7. You carry a highlighter with you everywhere in case of colour-coding emergencies.  This can be likened to a diabetic carrying insulin, and, for the seasoned addict, can be essential in staving off stationery-related panic attacks.648
  8.  When you feel emotionally vulnerable or depressed, your first thought is always to go to your supplier and get a fix.  This can sometimes be satisfied with some stickers, or new Postits, but in more serious cases, may manifest in buying labelmakers or new printers. Your supplier often knows you by name.  Bad sign.journals
  9.  You use the above labelmaker more than once a month.  The average labelmaker owner has been statistically proven to use their machine only 3-7 times per annum.  Addicts have professed to using theirs more frequently – sometimes up to 3 times per week! labelmaker addiction One woman described in tears how she had even found herself making a label for her label-maker which she had given a whole persona and even taken on holiday with her.  ‘June’ (name withheld for privacy reasons) said:  “I knew it was bad when I started to make label name tags for my houseplants.  I tried to quit but it was just too hard.  It was only when I was stopped at customs with my labelmaker, trying to smuggle in some black-market washitape that I realised how bad things had got….”  It’s a sad story, but all too common.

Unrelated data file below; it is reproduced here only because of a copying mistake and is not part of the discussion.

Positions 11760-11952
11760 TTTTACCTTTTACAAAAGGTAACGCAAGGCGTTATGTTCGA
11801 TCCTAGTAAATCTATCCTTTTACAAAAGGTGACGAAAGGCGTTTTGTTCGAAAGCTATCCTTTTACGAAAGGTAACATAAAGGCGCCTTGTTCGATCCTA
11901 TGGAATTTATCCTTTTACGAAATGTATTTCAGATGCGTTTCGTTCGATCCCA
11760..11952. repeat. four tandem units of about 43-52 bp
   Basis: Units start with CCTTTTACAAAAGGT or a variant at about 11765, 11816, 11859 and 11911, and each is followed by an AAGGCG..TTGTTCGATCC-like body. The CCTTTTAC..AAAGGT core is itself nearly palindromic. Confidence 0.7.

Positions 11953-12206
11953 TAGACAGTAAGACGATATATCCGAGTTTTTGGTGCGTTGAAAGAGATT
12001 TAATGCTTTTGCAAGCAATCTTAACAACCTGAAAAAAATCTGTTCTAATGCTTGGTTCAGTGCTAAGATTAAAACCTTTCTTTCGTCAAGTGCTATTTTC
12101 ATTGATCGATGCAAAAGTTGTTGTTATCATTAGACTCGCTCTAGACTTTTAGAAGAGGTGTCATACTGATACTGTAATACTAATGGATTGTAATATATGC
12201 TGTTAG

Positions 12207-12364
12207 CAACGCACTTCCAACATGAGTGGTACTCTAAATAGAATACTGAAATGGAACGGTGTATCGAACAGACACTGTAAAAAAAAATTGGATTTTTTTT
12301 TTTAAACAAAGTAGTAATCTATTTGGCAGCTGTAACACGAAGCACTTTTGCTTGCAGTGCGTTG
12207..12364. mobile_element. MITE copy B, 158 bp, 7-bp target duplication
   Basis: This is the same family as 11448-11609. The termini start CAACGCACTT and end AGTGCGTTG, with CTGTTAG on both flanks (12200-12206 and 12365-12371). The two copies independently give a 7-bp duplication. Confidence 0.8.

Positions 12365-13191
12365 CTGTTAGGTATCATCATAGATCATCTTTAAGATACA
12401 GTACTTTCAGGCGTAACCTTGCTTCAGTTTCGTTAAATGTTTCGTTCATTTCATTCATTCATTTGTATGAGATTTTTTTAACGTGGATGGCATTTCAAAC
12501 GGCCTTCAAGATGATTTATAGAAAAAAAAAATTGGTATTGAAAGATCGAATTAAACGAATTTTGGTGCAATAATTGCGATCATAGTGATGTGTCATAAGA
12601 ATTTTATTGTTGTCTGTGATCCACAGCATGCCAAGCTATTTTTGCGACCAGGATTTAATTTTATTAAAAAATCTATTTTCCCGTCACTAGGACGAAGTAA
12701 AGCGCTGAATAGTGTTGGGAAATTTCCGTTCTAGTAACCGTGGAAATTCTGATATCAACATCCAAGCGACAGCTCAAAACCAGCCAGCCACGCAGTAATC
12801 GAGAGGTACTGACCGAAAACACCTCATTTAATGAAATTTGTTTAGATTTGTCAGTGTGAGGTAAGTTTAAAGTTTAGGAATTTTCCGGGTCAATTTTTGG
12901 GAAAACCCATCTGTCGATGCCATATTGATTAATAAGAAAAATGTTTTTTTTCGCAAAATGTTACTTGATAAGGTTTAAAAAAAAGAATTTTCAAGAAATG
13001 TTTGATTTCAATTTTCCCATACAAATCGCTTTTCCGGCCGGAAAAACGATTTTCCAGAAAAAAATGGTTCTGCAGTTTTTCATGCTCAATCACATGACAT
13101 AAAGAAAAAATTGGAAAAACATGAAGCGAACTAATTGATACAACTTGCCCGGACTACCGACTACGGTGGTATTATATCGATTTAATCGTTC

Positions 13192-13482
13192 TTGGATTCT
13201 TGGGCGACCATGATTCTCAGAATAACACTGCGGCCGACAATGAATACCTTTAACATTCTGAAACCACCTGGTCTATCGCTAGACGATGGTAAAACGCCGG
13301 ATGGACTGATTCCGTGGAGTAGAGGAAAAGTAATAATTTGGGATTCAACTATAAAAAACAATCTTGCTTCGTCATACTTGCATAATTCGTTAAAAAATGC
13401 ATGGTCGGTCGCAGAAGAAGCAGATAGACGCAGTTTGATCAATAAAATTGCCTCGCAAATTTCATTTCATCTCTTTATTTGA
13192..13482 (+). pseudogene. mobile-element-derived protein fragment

10.  You spend your last $5 on a new washitape.  Missing a meal is worth it when you see it nestled into the washitape stable along with your other 20 rolls…washitape

Be aware that THIS IS A SERIOUS PROBLEM.

If you, or any of your loved ones, are showing three or more of the above symptoms then it may be time to get some help.  But do not fear, help is at hand.

In the next post, I talk with Professor Melskin Staedtler, an eminent psychologist who has spent her life researching this difficult syndrome.  She may have some answers to help you face your addiction and finally find a way through it.

Stay tuned for that one.